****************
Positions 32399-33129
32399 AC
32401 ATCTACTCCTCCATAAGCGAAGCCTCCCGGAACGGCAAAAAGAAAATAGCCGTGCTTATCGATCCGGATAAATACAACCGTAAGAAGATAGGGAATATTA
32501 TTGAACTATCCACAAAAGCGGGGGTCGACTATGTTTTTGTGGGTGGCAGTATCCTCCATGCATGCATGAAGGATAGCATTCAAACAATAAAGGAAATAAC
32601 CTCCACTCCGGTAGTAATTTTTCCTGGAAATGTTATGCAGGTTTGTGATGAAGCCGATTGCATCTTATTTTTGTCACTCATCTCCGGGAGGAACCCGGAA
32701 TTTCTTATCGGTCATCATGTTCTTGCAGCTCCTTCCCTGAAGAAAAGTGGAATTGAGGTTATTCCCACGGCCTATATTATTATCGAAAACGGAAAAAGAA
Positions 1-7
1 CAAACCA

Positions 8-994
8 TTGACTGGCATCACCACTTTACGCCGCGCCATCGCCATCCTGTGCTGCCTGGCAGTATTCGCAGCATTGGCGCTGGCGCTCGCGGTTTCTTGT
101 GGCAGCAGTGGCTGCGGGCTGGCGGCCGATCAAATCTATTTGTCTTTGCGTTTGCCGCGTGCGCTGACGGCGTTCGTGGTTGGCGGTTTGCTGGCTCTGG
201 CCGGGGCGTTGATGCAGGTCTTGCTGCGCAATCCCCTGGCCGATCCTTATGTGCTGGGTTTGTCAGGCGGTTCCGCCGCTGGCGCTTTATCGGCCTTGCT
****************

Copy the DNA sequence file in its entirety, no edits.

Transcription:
Positions 32399-33129
32399 AC
32401 ATCTACTCCTCCATAAGCGAAGCCTCCCGGAACGGCAAAAAGAAAATAGCCGTGCTTATCGATCCGGATAAATACAACCGTAAGAAGATAGGGAATATTA
32501 TTGAACTATCCACAAAAGCGGGGGTCGACTATGTTTTTGTGGGTGGCAGTATCCTCCATGCATGCATGAAGGATAGCATTCAAACAATAAAGGAAATAAC
32601 CTCCACTCCGGTAGTAATTTTTCCTGGAAATGTTATGCAGGTTTGTGATGAAGCCGATTGCATCTTATTTTTGTCACTCATCTCCGGGAGGAACCCGGAA
32701 TTTCTTATCGGTCATCATGTTCTTGCAGCTCCTTCCCTGAAGAAAAGTGGAATTGAGGTTATTCCCACGGCCTATATTATTATCGAAAACGGAAAAAGAA
Positions 1-7
1 CAAACCA

Positions 8-994
8 TTGACTGGCATCACCACTTTACGCCGCGCCATCGCCATCCTGTGCTGCCTGGCAGTATTCGCAGCATTGGCGCTGGCGCTCGCGGTTTCTTGT
101 GGCAGCAGTGGCTGCGGGCTGGCGGCCGATCAAATCTATTTGTCTTTGCGTTTGCCGCGTGCGCTGACGGCGTTCGTGGTTGGCGGTTTGCTGGCTCTGG
201 CCGGGGCGTTGATGCAGGTCTTGCTGCGCAATCCCCTGGCCGATCCTTATGTGCTGGGTTTGTCAGGCGGTTCCGCCGCTGGCGCTTTATCGGCCTTGCT